This has been cross-posted to the Pet Lovers boards, but I am hopeful someone on this board can give me some tips.I am hopeful to complete this *TONIGHT*, but will be ready and eager for tips for another one to make at my leisure. I want to make a layered coat (two layers), to maximize warmth based on stuff I have on hand at home.First and most important question: How do I layer a coat to make it warmest for a dog? I have two things I plan to use: A thin 34" x 49.5" blue, polar fleece blanket and a thin 29" x 33" pink thermal blanket. The thermal blanket is a cotton, weave texture like in this picture:http://www.c-o-t-t-o-n-blanket.com/wp-content/uploads/2011/0... Second consideration: Best way to create fasteners or ties on short notice (pending adjustments at a later date), without having buttons or fasteners on short notice? (I don't have ribbons to make ties, but am thinking about using cotton rope, forming large knots, and button-holes to tie together.)One of the dogs I walk is very sensitive to the cold and the local temperatures lately have been in the range of high 20's to low 40's temps in the several days. Since I am on a tight budget and have excess textiles (old clothing and stuff) at home, I want to improvise some sort of warm, winter coat for the dog. I have been looking online for ideas to create one and have posted some background at the bottom of this post.Other details:- I have very little actual sewing experience. My limited knowledge comes from memories of watching others working on sewing projects from my childhood. My actual experience is limited to sewing loose buttons, sloppy and coarse hemming, small, odd repair things, and recently altering a pair of XL discount store men's polyester pants to fit me (wanted a very comfortable and easy care pants for dirty work and errands). I have never made a sewing pattern, or designed anything from scratch. My projects have been functional, if not pretty nor sophisticated.- I do not have a sewing machine. This will be done by hand with some simple sewing needles, thread, and household scissors. No, I don't have pattern paper or related, will be printing up the internet patterns or styles from the internet (see below links) and modifying to the best of my ability.- The dog is a 14-lbs. long-haired dachschund. This breed has long torsos and short legs. My friends have told me that store-bought clothes fit them very poorly (too short for the body, or if they buy long enough, it is too baggy going around the torso).- I plan to make a second, better designed and made coat over the next week so I have two on hand (one to use immediately, the second to have and repair), but the dog needs something to wear immediately.- I will not use a tight stitching pattern deliberately as I am sure I will unravel and repair in the near future. I anticipate that this will look like a really bad, odd, patch job, but it will be clearly homemade and I am going to enjoy the idea of having an article clothing, even if it is barely fit for a dog.Thank you!Lois Carmen D.---------------------Below are some website articles I am reading and referring to.Fleece dog sweater. (with sewing pattern)http://www.barlowscientific.com/technotes/home/sweater.htmMy thoughts: I like this general pattern and that it uses fleece.Make a Quick No Sew Sweater for a Chihuahua Puppy or Small Dog - Tutorial.http://sewdelish.blogspot.com/2009/04/sew-quick-no-sew-sweat...My thoughts: A fun-looking and quick idea for future possibilities, but I don't have anything available (anything suitable I am wearing now, for myself this winter).This little piggy stays warm. (Lovely quilted jacket.)http://prettylittlethings.typepad.com/lori_marie/2008/02/thi...My thoughts: Just love this, very pretty, I hope to make a coat like this as a longer-term project at some point.---------------------Articles about how to layer for warmth.How A Thermal Blanket Works To Keep The Body Heat?http://www.c-o-t-t-o-n-blanket.com/thermal-blanket/http://ask.metafilter.com/53548/Are-layers-really-warmerMy thoughts: This is for people (no fur); dogs have fur and I wonder about the relevance of some moisture-wicking, insulation and general layering tips.Excerpted from this link:Layer are better because you can do different things with them. Layer next to skin designed to wick away moisture (eg merino underwear)Mid-layer to trap air, as insulation (eg Polartec fleece)Outer layer to stop wind and water but allow water vapour to pass through on the way out (eg Goretex).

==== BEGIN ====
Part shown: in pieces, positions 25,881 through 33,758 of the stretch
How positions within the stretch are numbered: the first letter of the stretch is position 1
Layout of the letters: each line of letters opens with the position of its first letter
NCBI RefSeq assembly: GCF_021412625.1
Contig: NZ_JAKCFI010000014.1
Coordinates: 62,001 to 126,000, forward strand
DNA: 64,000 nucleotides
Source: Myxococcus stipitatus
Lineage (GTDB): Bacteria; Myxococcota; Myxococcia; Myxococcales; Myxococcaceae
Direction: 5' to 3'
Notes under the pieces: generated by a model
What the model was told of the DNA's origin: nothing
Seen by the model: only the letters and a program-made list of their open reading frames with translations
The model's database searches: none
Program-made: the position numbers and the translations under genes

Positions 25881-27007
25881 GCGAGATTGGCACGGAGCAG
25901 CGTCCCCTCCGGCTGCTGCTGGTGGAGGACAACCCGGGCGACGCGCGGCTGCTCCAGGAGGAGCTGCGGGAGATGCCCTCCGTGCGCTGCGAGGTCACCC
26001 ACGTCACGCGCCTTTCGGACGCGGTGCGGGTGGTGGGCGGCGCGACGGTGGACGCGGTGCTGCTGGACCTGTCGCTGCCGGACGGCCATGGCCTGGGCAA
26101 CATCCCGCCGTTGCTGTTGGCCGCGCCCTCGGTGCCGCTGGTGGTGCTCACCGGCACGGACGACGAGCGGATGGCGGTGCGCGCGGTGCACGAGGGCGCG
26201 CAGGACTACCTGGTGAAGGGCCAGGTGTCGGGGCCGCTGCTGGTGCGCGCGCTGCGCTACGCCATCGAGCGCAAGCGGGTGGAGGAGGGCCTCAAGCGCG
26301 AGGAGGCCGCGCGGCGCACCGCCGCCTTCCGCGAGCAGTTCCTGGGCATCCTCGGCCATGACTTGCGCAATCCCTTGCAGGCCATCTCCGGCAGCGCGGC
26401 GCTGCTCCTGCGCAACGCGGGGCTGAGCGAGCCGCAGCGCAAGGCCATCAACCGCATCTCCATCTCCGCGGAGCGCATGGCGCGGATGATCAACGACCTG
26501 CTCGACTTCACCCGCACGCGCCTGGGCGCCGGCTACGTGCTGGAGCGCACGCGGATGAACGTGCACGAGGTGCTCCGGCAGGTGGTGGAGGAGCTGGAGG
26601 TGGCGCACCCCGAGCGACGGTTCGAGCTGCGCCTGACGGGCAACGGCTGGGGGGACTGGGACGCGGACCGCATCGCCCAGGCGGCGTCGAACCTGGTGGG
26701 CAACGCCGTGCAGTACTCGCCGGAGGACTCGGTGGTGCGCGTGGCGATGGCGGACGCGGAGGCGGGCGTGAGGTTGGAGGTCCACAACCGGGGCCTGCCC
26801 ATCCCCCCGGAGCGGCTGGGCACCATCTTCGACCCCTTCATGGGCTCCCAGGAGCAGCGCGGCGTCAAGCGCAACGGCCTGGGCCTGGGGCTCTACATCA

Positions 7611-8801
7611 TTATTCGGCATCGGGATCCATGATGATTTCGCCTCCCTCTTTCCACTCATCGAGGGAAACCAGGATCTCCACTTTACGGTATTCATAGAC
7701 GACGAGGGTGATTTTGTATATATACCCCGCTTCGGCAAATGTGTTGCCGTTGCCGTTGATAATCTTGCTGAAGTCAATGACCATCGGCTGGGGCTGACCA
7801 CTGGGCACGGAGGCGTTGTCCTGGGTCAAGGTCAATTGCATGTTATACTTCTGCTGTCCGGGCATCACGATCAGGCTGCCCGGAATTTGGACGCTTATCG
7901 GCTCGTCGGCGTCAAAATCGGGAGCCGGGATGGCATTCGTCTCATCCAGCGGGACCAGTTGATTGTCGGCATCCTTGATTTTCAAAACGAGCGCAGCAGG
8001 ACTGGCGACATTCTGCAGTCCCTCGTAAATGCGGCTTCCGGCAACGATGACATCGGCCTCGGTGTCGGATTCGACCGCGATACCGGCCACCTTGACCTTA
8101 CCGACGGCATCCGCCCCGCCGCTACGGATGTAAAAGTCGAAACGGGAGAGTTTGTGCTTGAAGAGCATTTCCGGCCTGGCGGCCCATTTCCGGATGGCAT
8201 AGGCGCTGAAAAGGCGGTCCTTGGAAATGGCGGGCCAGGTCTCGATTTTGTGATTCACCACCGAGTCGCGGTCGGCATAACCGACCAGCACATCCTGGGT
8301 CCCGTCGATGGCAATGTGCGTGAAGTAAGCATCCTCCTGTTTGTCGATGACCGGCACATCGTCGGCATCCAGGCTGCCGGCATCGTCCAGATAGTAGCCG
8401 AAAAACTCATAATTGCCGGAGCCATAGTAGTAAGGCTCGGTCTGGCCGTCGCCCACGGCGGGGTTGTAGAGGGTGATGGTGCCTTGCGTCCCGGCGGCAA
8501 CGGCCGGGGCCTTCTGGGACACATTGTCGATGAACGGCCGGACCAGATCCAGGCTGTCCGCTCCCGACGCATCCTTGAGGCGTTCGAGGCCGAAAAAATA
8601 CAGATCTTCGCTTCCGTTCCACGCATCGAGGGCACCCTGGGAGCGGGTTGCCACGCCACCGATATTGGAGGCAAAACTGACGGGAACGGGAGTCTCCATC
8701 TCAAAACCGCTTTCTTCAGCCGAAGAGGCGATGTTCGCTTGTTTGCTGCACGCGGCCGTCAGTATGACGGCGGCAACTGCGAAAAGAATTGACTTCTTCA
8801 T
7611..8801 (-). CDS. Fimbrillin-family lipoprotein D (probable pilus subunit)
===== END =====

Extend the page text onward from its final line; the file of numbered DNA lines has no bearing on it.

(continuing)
I'm sure others will have MUCH better suggestions, but here is one ultra simple idea. The end result will be one piece kinda the shape of a baby bib, and then one piece that looks like a very wide, short belt.For the "bib" part: measure your dog from shoulder to to rump, and from top of the leg on the left over the back to the top of the leg on the right. Let's say that's 10" x 4". Then you need to measure from one shoulder, around the front of the neck, to the other shoulder. Those are how long the flap part of the bib (what would wrap around a baby's neck) need to be, but add a couple of inches so they can overlap. Make them as wide as your dog needs. Mark out how wide you want them, and then cut back to the top of the shoulders. To connect the two flaps, over lap them so the total won't strangle or dangle on your dog, and mark the spot on both of the flaps. Decide which flap will be the "bottom" flap that touches your dog's neck. On the top of that side, stitch the rope to the flap. Cut a smallish hole where you marked the top flap, and pull the rope through the flap. The idea would be to put the coat on your dog and then tie the rope in a knot large enough to not get pulled through the hole.For the belt-like piece, measure from the back of the front legs to where you want it to stop, probably where the rib cage ends. That also allows you to ignore the difference in width between rib cage and belly. Make it long enough to go from one side to the other, underneath, and again mark on the bib piece on each side and the "belt" on each side where they line up with each other.Sew one side of the belt to the bottom of the "bib." Put a small hole through the bib there, and on the other side of the bib. Put one end of your rope through the hole on the side where it's sewed on. Keeping the rope on the "belt," put it around to put it through the hole on the other side, and tie a bow, knot, whatever. You'll end up with the rope in a circle. The "belt" both keeps the dog warmer, and keeps the rope from rubbing the dog.That would be a very quick way to make a dog quote, with only a couple of small bits of sewing and some measuring/cutting and tying. I'm sure your immediate deadline has passed, but I thought it still might help.Just try to keep the rope (leather strip, ribbon, whatever), from direct contact with the dog, and make sure the fabric is far enough from the back of legs, etc. not to chafe. I hope it makes sense. If I could, I'd attach a picture of one my mom knit for me that's the same shape (and is for an even smaller dog!).Good luck!
In a pinch (for immediate use) a child's coat will work. I did this for a German Shepard my neighbor had. There was a fierce ice storm, and though the dog had a house there was no hay or blankets to warm him. My neighbor would not let him inside... ;(It was a small down jacket and used large safety pins at the back (where he couldn't reach to snug it around his mid section... sewing some elastic around it would work better, leaving the zipper to make the ultimate fit.LJ
super late reply - but i came here to ask a question..If you havent solved this problem,for the upcoming winter, check thrift stores for size 0-3months (for this sized dog) baby sweaters/sweatshirts/vests.Sleeveless zip up fleece are the best, so you dont have to cut off the sleeves, but they work really well for at least the chest/torso and for $1 each, well you dont care if they get dirty.and you can put them on backwards and zip them up the back...Start with just buying1 or 2 and see how it goes.peace & suggestionst